Some universities need to triple their funding for mental health services if they are to meet growing demand from students in need of support, according to a new report.
The paper by the Higher Education Policy Institute (Hepi) says the scale of the mental health problem among university students is "bigger than ever before" and the Universities are struggling to cope with the rising demand for mental health services for students.
‘Students should be allowed to register with one doctor at home and one at university to ensure continuity of care and all staff who have regular contact with students should be given mental health training.’
The report entitled The Invisible Problem? Improving Students' Mental Health
, says the majority of students experience low well-being. While depression and loneliness affect one in three, more than one in 10 have a diagnosable mental illness; and the number of student suicides has risen.
The stress of going to university can also affect a young person's well-being, as taking on tens of thousands of pounds in debt and the competitive job market can leave students feeling under pressure to gain a high-class degree.
Counseling could help student before the concern becomes a crisis. Evidence shows that counseling services are highly effective, but student-to-counselor ratios can be three to four times lower than the required number. Therefore, according to Hepi, those universities spending the least need to increase funding threefold.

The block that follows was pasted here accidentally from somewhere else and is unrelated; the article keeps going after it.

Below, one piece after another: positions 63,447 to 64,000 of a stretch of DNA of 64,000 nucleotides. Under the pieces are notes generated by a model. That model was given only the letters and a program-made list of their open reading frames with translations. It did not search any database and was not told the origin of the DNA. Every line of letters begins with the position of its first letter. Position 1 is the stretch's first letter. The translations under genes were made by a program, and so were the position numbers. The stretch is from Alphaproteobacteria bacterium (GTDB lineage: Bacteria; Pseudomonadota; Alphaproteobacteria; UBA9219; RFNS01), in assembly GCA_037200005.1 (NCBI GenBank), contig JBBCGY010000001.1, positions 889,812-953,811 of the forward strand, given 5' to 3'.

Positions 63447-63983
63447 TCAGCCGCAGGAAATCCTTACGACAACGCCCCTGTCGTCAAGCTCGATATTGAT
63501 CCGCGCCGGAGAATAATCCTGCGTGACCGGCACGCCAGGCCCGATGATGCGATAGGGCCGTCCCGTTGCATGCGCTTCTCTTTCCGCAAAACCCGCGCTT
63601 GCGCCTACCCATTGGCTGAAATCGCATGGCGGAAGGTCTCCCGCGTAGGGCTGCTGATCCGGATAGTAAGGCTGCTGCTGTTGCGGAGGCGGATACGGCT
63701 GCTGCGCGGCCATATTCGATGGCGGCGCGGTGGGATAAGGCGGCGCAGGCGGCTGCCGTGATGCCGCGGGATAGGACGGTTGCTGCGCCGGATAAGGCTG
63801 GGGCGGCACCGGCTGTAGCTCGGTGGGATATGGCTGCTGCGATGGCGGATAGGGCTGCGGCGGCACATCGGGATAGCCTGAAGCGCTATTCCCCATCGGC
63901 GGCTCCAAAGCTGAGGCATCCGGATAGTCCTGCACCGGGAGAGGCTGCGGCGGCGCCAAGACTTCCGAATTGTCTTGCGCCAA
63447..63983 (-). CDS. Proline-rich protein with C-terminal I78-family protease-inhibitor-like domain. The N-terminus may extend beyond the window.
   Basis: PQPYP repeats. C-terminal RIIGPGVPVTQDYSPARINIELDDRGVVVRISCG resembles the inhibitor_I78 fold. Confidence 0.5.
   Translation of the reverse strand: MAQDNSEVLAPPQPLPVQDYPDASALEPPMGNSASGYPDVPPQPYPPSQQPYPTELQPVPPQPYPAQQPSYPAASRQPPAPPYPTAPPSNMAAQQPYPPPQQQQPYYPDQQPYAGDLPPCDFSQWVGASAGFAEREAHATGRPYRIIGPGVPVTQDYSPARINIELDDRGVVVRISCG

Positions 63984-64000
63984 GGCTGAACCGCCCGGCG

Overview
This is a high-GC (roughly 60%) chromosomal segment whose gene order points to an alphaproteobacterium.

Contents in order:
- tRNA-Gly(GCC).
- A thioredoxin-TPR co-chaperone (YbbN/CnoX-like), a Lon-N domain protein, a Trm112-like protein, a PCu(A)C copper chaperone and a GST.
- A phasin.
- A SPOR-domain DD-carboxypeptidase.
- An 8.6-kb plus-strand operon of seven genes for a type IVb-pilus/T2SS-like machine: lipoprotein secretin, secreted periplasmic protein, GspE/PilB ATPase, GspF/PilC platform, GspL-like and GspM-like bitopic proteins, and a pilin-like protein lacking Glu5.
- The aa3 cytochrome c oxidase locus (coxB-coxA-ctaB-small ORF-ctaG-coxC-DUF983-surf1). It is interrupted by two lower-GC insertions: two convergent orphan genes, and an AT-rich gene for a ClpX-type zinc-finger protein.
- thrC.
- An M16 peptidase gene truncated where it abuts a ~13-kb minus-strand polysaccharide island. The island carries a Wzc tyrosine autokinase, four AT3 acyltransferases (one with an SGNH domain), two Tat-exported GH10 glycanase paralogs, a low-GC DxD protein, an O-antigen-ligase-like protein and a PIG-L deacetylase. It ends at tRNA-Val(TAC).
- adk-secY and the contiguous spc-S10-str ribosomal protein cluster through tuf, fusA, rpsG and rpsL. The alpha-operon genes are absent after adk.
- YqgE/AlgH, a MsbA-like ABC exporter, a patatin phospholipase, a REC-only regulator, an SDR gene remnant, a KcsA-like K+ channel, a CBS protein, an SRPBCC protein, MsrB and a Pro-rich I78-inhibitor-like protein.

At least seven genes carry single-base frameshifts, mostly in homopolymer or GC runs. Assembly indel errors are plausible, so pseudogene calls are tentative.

Nick Hillman, Hepi director, said: "Mental disorders are most common in young adults, just at the age when many people become students. Going to university can be stressful, especially for first-in-family students. Typically, you lose your established support networks, move to a new part of the country and take on large debts. Occasionally, it even ends in tragedy.
It is vital that people entering university for the first time know that support is available, that any problems can be shared, and that asking for help is normal.
Universities UK's chief executive, Nicola Dandridge, said: "It must be a core part of the offer to students, parents and staff as well as to local and national stakeholders. Student well-being must be at the heart of the university."
The report's author, Poppy Brown, a third-year student at Oxford, added: "A majority of students experience low well-being and over one-in-ten have a diagnosable mental illness. The scale of the problem is bigger than ever before."
"Yet support is hard to access, universities often underfund their counselling services and the NHS does not recognise how vulnerable students are. We need to tackle these problems." she added.
As well as increased spending, the report recommends that students should be allowed to register with one doctor at home and one at university to ensure continuity of care; universities should adopt mental health action plans to improve their service; and all staff who have regular contact with students should be given mental health training.